Here comes the election train
The 2020 races are right around the corner
The off-year municipal elections are over, the World Series is decided, the leaves are virtually all off the trees. The political season of 2019 now turns to 2020, which, as a presidential primary year, means “all politics, all the time” in New Hampshire. Whether this is a blessing or a curse is in the eye of the beholder.
First up is the Feb. 11, 2020 presidential primary. Until then, candidates of both parties, but mostly Democrats, will split their time between Iowa (which has those pesky and curious caucuses) and New Hampshire, where there will be 33 delegates selected, 24 by popular vote. How many Democratic candidates will remain on primary day has yet to be seen.
On the GOP side, I was at a dinner with a prominent Republican official who has access to the inside scoop on what is going on, and is not a particular fan of the president. He cautioned that the 2020 Trump campaign will be far different from the 2016 campaign, which he described as disorganized, amateurish and based on rallies and hope.
This time, Trump has assembled perhaps the best computerized database and team ever, with the aim of but who have never voted before. Combined with those who did or will support Trump for whatever reason, that could produce a victory in New Hampshire, which only went for Hillary Clinton by a couple of thousand votes.
Those who assume Trump cannot be re-elected are mistaken, this person warned, and that issue will be made worse if the Democrats nominate one of the more extreme candidates, such as Elizabeth Warren or Bernie Sanders, for whom many disaffected Republicans cannot vote. He ventured that a Biden/Klobuchar ticket probably could help keep that from happening.
Of course, Democrats and those selecting a Democratic ballot will decide their party’s fate, not disaffected Republicans hoping for the best!
While the presidential primary gets all the attention, state primary candidates will be organizing for the September primary for all other open state and federal offices.
In the U.S. Senate contest, U.S. Sen. Jeanne Shaheen should be unopposed in the primary. On the GOP side, former Speaker Bill O’Brien, retired Gen. Don Bolduc, Colorado-turned-New Hampshire attorney Bryant “Corky” Messner are declared candidates, and former Trump campaign manager Corey Lewandowski keeps toying with the idea of running. It will be a steep slope to climb for any Republican in a presidential year, with the experienced Shaheen well-known, well-financed and well-organized. (It is interesting that Messner can run for the U.S. Senate, but does not meet the residency requirement to run for state office, since he just changed his residence to New Hampshire.)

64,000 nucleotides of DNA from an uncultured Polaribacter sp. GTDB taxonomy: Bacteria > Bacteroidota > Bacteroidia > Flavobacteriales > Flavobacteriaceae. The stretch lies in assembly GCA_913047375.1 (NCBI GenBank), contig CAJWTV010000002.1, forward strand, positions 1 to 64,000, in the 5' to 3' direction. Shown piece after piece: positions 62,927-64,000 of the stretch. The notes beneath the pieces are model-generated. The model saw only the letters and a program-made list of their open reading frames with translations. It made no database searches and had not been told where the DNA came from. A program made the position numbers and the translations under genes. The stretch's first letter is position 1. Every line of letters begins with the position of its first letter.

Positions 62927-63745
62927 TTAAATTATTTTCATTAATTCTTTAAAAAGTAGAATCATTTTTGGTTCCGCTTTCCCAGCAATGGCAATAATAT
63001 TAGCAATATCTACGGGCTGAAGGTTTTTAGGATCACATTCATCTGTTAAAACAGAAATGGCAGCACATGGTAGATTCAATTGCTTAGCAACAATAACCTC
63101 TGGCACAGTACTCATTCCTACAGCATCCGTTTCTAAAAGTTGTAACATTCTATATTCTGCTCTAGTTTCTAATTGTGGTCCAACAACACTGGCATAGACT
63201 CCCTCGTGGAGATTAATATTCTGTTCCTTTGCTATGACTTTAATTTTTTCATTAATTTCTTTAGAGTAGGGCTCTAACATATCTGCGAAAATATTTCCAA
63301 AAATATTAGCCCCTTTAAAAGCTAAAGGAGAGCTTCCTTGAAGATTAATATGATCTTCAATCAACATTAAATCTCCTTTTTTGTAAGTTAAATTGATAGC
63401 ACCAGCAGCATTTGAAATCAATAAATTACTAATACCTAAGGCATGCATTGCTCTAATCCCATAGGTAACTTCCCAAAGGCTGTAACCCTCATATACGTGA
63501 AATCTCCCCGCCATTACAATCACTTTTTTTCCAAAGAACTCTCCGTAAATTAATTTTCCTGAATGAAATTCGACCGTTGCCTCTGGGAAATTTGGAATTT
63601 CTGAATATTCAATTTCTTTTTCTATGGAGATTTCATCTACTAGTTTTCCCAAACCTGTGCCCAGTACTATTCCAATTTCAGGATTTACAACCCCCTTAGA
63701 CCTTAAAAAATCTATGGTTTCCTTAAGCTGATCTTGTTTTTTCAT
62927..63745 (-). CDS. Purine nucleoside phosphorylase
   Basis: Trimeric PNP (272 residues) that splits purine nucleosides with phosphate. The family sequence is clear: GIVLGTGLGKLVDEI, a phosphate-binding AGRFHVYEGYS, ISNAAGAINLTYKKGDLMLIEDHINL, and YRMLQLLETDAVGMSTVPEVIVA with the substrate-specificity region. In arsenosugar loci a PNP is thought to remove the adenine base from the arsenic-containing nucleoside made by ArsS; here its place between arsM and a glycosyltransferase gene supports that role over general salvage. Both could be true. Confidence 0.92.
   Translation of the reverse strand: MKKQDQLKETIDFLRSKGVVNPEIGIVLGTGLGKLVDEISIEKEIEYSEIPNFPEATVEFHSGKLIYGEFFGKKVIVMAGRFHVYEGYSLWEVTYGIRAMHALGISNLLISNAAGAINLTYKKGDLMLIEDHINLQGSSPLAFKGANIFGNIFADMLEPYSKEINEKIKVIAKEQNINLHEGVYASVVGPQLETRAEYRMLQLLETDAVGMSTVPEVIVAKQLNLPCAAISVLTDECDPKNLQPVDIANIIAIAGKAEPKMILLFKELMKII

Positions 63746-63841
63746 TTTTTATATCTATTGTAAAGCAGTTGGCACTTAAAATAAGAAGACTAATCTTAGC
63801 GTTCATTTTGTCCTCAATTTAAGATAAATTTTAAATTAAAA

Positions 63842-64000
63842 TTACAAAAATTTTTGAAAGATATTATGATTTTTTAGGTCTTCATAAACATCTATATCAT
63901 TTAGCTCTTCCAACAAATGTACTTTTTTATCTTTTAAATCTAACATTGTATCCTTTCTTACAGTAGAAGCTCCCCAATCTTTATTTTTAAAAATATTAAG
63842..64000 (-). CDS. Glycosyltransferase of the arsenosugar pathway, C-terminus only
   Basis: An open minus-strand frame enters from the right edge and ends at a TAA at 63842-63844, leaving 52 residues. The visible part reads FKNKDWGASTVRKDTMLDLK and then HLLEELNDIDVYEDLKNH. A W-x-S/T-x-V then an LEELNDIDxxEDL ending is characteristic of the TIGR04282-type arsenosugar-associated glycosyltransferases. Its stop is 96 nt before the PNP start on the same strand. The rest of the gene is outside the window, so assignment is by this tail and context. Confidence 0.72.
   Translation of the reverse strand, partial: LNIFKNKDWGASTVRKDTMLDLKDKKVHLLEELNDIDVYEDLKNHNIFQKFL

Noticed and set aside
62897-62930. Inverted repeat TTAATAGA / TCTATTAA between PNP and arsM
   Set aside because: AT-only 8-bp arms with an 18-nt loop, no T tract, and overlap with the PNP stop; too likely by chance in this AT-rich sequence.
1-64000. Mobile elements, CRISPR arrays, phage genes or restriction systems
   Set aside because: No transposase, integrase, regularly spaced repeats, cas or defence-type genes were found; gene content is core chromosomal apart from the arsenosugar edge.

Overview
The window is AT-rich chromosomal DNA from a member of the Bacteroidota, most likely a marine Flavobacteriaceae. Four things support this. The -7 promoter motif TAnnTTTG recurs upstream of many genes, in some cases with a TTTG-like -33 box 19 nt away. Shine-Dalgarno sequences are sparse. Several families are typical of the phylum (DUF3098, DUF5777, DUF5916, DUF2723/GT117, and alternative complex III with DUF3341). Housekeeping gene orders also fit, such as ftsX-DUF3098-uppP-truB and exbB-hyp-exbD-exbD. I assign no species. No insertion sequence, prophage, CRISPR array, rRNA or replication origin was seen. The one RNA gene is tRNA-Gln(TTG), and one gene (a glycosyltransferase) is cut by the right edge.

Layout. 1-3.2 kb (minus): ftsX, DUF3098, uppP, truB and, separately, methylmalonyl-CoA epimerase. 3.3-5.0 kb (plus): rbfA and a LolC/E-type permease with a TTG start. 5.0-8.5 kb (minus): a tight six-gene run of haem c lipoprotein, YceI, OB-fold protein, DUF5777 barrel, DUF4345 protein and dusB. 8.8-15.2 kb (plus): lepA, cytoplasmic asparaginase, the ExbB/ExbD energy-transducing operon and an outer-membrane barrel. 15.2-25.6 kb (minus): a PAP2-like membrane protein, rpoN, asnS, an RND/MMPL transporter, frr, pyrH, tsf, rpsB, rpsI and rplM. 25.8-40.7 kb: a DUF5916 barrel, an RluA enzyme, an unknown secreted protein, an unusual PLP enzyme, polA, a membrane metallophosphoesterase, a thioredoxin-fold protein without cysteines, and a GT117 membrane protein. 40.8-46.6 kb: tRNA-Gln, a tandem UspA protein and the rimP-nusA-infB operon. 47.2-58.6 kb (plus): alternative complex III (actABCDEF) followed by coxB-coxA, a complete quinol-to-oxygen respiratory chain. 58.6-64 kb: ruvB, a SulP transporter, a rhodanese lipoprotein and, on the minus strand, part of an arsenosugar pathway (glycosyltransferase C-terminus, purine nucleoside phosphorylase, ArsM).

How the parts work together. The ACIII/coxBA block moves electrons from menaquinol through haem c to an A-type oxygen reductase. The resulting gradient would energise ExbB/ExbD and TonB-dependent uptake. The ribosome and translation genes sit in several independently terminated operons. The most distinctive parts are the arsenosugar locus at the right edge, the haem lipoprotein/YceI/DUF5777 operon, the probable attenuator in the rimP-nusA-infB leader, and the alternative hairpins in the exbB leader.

Congress members Kuster and Pappas, both Democrats, look to be strong candidates for re-election, and challengers are not yet apparent. Pappas’ 1st District seat should be more in play than Kuster’s, since he is a freshman, and the seat has exchanged hands many times in the last few years.
Gov. Chris Sununu, after two terms, is more vulnerable, given the tradition in New Hampshire of giving governors two terms unless they have really screwed up. Third terms are trickier.
On the Democratic side, a very interesting race is developing, with both Executive Councilor Andru Volinsky of Concord and Senate Majority Leader Dan Feltes, also of Concord, running.
Volinsky has a record as lead counsel in the Claremont lawsuits challenging New Hampshire’s method of school funding. He has declared that he will not take “the pledge” to veto all broad-based taxes and should attract substantial support from the liberal wing of his party and from those who think it is time for a thoughtful debate about funding services in New Hampshire.
Feltes, younger, energetic and the sponsor of much legislation, also is an attorney. Notwithstanding his support and sponsorship of various programs and legislation for new spending, Feltes has taken the pledge.
The debate between the two Democrats should be an interesting one, in search of the heart and soul of their party. The eventual winner should expect a vigorous anti-tax effort from Sununu and his supporters.
So hold on to your hats — here comes the political train!
Brad Cook, a shareholder in the Manchester law firm of Sheehan Phinney Bass & Green, heads its government relations and estate planning groups. He can be reached at firstname.lastname@example.org.